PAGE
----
Film | A father’s dreams | Wyn Moriarty
To commit the story of your life thus far to print – the good and the bad – seems like a massive undertaking.
How will those I know now, who did not know me then, react? Will they view me differently? How will my remaining family react? Would they rather I had remained silent? Will people who meet me now who have read the book judge me differently?
Wyn Moriarty appears to have put those questions aside to write A Father’s Dream.
The book tells the story of a daughter who failed to live up to her father’s expectations.
Presbyterian minister Rev Ian Munro felt his own calling to become a missionary, but this never eventuated. According to the author, he then sought to live his unfulfilled ambition through his eldest child.
Throughout the book, Dr Moriarty examines her difficult relationship with her mother, as well as her personal battle with bipolar disorder.
Even though Dr Moriarty became a popular and successful teacher and gained a PhD in children’s spirituality, for much of her early life she struggled to live out the expectations of her father.
She writes about experiencing her first call from God to become a missionary when, aged 15, she heard a voice say to her: “Wyn, when you grow up will you go to China for me?”
“I took the voice to be God calling me to become a missionary. From that time I set my path to follow that goal,” she writes.
“In later years I realised the voice sounded just like my father.”
Dr Moriarty discusses becoming a nurse even though she wanted to be a doctor – “They (her parents) did not want to spend scarce financial resources on university for a girl, when they might need it later for my brother’’ – and her subsequent challenges in a default career option, while dealing with an undiagnosed mental illness.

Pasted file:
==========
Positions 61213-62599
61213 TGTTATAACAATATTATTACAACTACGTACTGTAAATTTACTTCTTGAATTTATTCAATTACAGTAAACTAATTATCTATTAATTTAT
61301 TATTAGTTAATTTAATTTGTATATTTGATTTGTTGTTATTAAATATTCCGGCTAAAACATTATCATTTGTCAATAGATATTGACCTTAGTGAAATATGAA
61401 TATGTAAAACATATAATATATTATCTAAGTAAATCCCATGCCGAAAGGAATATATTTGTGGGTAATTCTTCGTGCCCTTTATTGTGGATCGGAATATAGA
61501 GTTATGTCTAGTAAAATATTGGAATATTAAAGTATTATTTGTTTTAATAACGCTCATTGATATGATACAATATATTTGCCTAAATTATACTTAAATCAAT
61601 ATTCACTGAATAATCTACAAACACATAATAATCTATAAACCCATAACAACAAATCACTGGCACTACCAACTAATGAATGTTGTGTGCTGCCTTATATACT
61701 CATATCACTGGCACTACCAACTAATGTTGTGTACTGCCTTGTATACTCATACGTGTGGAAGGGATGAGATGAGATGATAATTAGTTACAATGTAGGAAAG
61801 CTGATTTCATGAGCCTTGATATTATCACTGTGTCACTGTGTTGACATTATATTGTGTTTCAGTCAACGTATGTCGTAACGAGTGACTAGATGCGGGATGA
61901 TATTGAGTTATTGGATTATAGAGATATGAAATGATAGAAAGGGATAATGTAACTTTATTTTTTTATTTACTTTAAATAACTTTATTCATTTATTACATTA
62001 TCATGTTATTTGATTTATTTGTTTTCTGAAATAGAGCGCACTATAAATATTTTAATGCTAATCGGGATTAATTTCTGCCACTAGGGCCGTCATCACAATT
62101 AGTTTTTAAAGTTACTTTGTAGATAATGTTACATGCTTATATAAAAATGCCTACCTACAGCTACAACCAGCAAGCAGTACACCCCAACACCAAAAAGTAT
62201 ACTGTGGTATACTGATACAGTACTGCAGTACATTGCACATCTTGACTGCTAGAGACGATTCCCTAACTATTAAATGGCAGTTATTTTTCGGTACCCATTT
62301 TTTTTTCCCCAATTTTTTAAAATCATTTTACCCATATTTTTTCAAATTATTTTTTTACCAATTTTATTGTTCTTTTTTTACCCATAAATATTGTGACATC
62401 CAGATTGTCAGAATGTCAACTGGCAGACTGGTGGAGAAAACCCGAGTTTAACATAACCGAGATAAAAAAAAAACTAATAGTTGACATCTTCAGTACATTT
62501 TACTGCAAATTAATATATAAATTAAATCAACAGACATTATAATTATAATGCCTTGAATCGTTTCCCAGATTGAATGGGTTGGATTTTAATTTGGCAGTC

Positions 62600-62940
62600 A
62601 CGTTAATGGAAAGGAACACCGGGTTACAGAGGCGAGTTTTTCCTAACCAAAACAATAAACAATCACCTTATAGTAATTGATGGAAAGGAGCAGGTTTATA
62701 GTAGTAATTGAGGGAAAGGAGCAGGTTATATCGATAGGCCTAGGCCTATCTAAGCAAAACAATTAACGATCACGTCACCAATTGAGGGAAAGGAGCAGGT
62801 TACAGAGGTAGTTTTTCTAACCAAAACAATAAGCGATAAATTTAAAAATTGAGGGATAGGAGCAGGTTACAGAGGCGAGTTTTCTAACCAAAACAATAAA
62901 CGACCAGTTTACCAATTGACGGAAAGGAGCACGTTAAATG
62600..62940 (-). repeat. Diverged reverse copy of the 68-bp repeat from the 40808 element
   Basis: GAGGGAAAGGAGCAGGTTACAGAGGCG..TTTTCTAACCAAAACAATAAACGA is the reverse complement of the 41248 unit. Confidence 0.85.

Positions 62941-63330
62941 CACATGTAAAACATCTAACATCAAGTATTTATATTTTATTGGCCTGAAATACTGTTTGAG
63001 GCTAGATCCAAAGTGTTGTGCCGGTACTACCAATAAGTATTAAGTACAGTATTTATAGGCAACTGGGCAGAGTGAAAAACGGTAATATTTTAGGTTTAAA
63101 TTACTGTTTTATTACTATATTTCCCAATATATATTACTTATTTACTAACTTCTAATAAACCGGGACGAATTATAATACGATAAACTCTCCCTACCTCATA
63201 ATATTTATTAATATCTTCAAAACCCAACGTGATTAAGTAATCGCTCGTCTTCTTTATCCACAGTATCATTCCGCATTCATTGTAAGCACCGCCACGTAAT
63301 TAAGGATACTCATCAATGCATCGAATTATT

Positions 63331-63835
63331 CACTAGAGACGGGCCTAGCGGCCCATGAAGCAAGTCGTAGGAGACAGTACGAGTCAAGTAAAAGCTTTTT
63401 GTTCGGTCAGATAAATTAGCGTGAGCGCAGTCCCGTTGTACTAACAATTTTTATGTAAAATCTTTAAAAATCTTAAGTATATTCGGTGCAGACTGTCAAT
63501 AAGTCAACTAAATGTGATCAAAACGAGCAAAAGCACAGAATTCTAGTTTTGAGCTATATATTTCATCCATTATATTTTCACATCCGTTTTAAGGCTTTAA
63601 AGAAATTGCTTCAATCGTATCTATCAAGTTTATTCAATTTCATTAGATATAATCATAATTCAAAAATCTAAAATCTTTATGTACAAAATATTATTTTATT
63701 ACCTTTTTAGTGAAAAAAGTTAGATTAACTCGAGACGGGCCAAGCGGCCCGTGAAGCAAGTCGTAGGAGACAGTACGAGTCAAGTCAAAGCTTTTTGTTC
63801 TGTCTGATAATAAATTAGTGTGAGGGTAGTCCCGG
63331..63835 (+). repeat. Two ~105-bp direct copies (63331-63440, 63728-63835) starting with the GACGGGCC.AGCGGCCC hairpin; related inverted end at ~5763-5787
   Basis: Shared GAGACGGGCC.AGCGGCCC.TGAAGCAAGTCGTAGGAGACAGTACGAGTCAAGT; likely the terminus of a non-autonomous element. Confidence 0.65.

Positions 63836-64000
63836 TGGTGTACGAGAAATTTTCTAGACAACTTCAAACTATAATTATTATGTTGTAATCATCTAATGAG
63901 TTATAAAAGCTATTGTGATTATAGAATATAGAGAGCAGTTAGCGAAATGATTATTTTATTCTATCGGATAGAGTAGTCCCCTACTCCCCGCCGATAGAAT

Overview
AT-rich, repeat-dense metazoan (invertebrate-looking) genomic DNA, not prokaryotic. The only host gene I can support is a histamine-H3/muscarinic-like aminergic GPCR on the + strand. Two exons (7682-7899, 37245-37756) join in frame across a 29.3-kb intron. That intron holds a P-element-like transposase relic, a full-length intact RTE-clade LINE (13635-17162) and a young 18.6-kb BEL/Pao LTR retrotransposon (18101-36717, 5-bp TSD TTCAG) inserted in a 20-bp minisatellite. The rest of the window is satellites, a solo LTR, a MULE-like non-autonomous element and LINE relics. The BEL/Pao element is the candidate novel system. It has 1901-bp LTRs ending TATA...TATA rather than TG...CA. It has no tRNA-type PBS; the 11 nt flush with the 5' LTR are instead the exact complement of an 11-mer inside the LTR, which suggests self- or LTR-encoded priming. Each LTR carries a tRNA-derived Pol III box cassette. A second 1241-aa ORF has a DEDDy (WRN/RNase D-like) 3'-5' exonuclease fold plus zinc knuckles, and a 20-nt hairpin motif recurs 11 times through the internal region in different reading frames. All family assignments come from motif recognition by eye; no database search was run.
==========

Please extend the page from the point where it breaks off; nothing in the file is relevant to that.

She admits she found nursing stressful and difficult.
“I was a dreamer, and temperamentally unsuited to nursing,” she admits.
Dr Moriarty confesses some of her strange behaviour during the intervening years was attributable to her bipolar, which was not diagnosed until her 40s, with depression becoming a recurring theme in her life virtually until retirement.
After studying at the Sydney Missionary and Bible College, known as Croydon, she applied and was rejected by the Overseas Missionary Fellowship.
“My father was very angry… I can still hear his voice ringing in my ears “Find out what is wrong and fix it”.
“My reply was simple. ‘No, I believe their assessment is right.’
“I was puzzled over my father’s reaction to the rejection but in later years reflected it was caused by his deep love for God and desire to have another opportunity to fulfil his desire to be a missionary.”
By the end, one gets the feeling Dr Moriarty is, at least, content with how her life has worked out even if – as it appears – she never heard the words ‘We are proud of you’ from her parents.
She finishes with imagining her father’s thoughts on her life.
“I no longer have an earth-bound vision, I do not begrudge my oldest daughter her scholarly success. In fact, I am proud of it.”
And as for Dr Moriarty?
In the words of David Bowie’s Space Oddity, which Dr Moriarty invokes: “I too have severed the ties with the Ground Control of your dreams for me, and Planet Earth is blue.”
Available at www.amazon.com